By: Joyce Trudeau of Premier Disablity Services, LLC®

April is National Autism Awareness Month!

Posted April 5, 2019 by Premier Disability Services, LLC®

Autism, or autism spectrum disorder (ASD), refers to a broad range of conditions characterized by challenges with social skills, repetitive behaviors, speech and nonverbal communication. According to the Centers for Disease Control, autism affects an estimated 1 in 59 children in the United States today.

We know that there is not one autism but many subtypes, most influenced by a combination of genetic and environmental factors. Because autism is a spectrum disorder, each person with autism has a distinct set of strengths and challenges. The ways in which people with autism learn, think, and problem-solve can range from highly skilled to severely challenged. Some people with ASD may require significant support in their daily lives, while others may need less support and, in some cases, live entirely independently.

Several factors may influence the development of autism, and it is often accompanied by sensory sensitivities and medical issues such as gastrointestinal (GI) disorders, seizures or sleep disorders, as well as mental health challenges such as anxiety, depression and attention issues.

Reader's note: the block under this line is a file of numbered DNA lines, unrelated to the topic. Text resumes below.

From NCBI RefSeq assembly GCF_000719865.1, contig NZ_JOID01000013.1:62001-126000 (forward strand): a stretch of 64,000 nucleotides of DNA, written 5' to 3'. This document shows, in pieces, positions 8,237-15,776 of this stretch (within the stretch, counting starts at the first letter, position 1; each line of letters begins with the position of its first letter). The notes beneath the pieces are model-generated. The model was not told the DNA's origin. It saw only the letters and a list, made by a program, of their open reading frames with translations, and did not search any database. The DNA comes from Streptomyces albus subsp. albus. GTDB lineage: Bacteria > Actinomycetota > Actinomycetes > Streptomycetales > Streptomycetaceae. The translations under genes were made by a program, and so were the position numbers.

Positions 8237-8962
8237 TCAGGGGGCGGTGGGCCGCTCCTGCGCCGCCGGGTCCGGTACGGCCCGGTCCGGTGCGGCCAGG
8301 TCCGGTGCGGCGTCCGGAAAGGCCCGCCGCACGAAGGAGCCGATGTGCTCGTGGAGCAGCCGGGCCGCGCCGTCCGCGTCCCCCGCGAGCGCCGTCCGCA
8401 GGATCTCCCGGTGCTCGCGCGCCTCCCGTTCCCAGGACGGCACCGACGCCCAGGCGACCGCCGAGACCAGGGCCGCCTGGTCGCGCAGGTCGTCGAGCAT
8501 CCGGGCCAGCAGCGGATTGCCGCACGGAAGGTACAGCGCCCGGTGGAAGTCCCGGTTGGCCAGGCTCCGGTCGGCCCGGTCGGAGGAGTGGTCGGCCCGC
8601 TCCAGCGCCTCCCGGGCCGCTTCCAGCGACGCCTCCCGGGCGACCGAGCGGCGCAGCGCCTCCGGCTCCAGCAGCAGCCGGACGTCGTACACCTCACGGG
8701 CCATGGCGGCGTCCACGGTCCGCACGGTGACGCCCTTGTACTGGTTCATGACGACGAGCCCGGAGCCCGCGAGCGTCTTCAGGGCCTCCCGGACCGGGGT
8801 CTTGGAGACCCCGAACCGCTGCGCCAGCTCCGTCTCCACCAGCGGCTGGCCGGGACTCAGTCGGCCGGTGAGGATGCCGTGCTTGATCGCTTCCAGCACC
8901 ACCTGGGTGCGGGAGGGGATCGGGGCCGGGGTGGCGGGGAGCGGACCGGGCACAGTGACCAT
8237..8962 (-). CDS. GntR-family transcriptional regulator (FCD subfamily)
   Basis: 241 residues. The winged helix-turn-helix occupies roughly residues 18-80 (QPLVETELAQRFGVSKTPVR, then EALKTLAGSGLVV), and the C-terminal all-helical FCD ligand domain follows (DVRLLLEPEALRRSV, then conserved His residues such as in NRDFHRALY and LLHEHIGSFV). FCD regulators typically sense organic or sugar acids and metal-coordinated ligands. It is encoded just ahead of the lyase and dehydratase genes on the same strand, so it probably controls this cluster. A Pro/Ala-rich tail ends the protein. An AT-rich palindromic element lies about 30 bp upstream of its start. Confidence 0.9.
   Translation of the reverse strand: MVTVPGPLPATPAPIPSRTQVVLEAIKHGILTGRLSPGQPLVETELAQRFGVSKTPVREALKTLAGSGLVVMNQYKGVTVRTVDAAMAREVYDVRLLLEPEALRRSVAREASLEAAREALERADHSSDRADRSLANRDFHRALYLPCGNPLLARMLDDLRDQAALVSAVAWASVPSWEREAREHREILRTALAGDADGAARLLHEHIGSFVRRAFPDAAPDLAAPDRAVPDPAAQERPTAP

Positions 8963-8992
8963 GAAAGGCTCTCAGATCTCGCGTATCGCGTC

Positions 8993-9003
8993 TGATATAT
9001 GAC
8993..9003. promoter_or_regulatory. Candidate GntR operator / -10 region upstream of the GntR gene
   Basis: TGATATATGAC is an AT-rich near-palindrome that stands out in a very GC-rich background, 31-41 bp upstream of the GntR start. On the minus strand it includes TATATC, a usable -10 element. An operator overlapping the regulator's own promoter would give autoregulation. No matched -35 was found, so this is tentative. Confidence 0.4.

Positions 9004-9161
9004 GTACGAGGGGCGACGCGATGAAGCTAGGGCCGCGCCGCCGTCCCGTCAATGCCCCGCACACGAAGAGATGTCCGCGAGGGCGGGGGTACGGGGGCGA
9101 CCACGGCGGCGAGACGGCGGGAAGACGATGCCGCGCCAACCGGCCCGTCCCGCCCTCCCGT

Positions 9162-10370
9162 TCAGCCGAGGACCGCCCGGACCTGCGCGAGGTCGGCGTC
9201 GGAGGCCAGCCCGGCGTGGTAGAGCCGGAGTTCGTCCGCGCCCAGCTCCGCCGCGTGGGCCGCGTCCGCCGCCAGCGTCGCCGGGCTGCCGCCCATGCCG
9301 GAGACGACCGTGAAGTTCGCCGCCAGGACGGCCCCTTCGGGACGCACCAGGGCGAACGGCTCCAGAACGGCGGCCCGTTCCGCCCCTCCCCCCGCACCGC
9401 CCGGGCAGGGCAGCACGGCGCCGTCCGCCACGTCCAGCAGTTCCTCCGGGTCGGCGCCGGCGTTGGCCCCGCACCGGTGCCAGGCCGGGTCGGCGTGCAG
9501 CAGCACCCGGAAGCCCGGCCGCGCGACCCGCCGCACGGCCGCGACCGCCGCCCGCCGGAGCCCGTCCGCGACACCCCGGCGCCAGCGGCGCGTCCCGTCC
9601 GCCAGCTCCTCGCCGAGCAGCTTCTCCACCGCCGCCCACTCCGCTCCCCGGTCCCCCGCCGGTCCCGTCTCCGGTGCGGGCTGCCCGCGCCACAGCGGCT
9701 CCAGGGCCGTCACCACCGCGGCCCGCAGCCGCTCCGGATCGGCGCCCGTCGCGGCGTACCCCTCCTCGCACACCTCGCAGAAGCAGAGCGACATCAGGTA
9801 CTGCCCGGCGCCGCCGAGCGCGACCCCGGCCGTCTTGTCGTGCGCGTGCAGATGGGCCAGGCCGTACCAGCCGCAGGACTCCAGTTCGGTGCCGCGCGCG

Children with autism may be eligible for Supplemental Security Income (SSI) disability benefits if their family’s income and assets aren’t above the SSI limits. An adult with autism syndrome can apply for SSI or for Social Security Disability Insurance (SSDI) benefits. However, SSDI is available only to those with a work history from jobs that paid Social Security taxes.

Social Security updated its disability listing for autism in 2017. Adult Listing 12.10, “Autistic disorder and other pervasive developmental disorders,” is now titled “Autism spectrum disorder.” The listing requires medical documentation of both:

  • qualitative defects in verbal communication, nonverbal communication, and social interaction, and
  • significantly restricted, repetitive patterns of behavior, interests, or activities;


  • extreme limitation of one, or marked limitation of two, of the following areas of mental functioning:
    • understanding, remembering, or applying information
    • interacting with others
    • concentrating, persisting, or maintaining pace
    • adapting or managing oneself

Individuals whose claims are not approved on the basis of meeting a listing may still be approved on the basis of what is known as a medical-vocational (“grid”) allowance. The Social Security Administration must consider how the totality of all of your medical impairments, including side effects of medications, affect your ability to perform a full-time job.

If you or someone you know is unable to work due to a medical condition, please contact us for a free evaluation of your case!

More on autism and the listings:

By: Joyce Trudeau of Premier Disability Services, LLC®

Social Security Disability Benefits for Liver Disease

Posted March 28, 2019 by Premier Disability Services, LLC®